30 June 2009

The Generational dynamics of Iran ~ An interesting hypothesis, imo

What happens when an irresistible force meets an immovable object?

There have now been two really exciting international events for Generational Dynamics this year.

The first was the end of the Sri Lanka crisis civil war. We got to see and analyze the climax of a crisis civil war as it's happening in real time.

Now we get to see a "Summer of Love." type Awakening era event as it's happening in real time in Iran.

The comparison with America's Summer of Love Awakening era event in 1967, along with the 1968 riots at the Democratic National Convention in Chicago, is very apt. Although the sequencing and details are different, the generational behaviors and attitudes are almost identical.

First of all, Iran's protestors are like America's Boomers -- that is, they're in the Prophet generational archetype, the first generation growing up right after the end of a crisis war. America's Boomers grew up right after World War II, and Iran's protestors grew up right after Iran's last crisis war, the 1979 Islamic Revolution, followed by the Iran/Iraq war that ended in 1988.

And so, Dear Reader, if you're one of the many people who love Iran's protestors, but who hate America's Boomers, then you may be in conflict with yourself. If you want to know what today's doddering Boomers were like when they were kids, just look at today's Iranian protestors.

(For more information on generational archetypes, see "Basics of Generational Dynamics.")

Let me put it another way: Today's Boomers are anxious, frightened, moralistic, judgmental, arrogant and narcisstic. If you'd like to know what these Boomers were like when they were cute kids, just look at today's Iranian protestors. You'll see that they're fearless, moralistic, judgmental, arrogant and narcissistic. The only thing that growing old does to them is to change them from fearless to frightened.

Thus, it's not surprising that Iran's young protestors are becoming more and more furious and outraged about what they see as a complete betrayal by the government. Like our Boomers, they're arrogant and narcissistic. They'll demand the moral high ground, and they'll never back down unless Iran's security forces perpetrate a massacre -- and even then, the protestors will be back when they think it's safe.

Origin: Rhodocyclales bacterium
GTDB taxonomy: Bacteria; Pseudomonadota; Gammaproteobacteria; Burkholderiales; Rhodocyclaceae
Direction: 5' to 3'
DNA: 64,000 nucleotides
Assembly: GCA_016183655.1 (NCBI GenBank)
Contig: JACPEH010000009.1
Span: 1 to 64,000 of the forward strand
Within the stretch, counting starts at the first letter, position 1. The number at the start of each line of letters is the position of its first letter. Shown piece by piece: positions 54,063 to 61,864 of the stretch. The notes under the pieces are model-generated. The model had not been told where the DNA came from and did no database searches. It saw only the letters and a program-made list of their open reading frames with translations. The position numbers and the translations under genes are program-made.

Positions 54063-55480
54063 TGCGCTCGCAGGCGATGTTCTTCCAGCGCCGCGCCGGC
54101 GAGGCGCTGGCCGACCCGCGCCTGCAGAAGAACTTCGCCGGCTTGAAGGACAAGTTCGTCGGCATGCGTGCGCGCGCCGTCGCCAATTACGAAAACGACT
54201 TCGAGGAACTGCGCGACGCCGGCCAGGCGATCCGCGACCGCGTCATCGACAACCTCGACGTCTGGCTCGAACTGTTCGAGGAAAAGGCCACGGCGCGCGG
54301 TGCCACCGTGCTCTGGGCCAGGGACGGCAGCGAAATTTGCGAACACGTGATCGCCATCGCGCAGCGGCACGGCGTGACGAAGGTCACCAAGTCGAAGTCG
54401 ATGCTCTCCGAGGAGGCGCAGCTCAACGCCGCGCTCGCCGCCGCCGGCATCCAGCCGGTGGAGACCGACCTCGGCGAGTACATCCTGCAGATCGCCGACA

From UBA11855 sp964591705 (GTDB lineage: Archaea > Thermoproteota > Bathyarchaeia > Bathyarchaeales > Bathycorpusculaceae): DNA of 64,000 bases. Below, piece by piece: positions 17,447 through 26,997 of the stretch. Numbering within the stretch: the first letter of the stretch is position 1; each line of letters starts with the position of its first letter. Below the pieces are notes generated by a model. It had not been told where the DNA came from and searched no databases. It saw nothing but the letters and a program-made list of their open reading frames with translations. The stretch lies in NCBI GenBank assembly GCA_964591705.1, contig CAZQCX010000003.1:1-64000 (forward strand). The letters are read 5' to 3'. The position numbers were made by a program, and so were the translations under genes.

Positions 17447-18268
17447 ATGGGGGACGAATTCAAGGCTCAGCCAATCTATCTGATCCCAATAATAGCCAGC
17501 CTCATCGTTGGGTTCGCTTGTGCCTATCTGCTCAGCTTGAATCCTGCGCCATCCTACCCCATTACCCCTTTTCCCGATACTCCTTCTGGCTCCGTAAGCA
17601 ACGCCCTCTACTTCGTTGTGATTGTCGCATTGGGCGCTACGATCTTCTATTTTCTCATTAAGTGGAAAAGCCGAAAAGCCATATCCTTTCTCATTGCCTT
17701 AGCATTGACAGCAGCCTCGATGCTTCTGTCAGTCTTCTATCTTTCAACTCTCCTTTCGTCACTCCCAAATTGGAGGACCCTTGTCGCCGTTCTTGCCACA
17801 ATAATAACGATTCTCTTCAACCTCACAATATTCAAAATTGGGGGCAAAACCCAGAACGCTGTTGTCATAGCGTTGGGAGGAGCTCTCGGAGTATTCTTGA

Outrage versus pragmatism

That's only half the story. The other half is about the Supreme Leader, Ayatollah Ali Khamenei, whose harsh Friday speech I described a couple of days ago.

Khamenei was born in 1939, 30 years after the end of the Constitutional Revolution, Iran's previous crisis war. That means that Khamenei is in the Nomad generational archetype, like our Generation-Xers, including President Obama.

So this is a delicious twist. Like today's Xers, Khamenei grew up in the shadow of the previous Prophet generation, the one that grew up right after the end of the Constitutional Revolution. Khamanei probably hated them as much as today's Xers hate the Boomers.

So now Khamenei is dealing with a new Prophet generation, and as the saying goes, he must feel like it's "déjà vu all over again." The young protesters are just like the older generation he grew up with -- just as arrogant and narcissistic -- except that now they're much younger than he is. And he probably has the same visceral hatred for them.

Like Gen-Xers, people in any Nomad generation are considered to be "pragmatic," doing anything that's necessary to get the job done. So we can assume that Khamanei will take whatever "pragmatic" action he believes that he has to take to regain control, and defeat the protestors.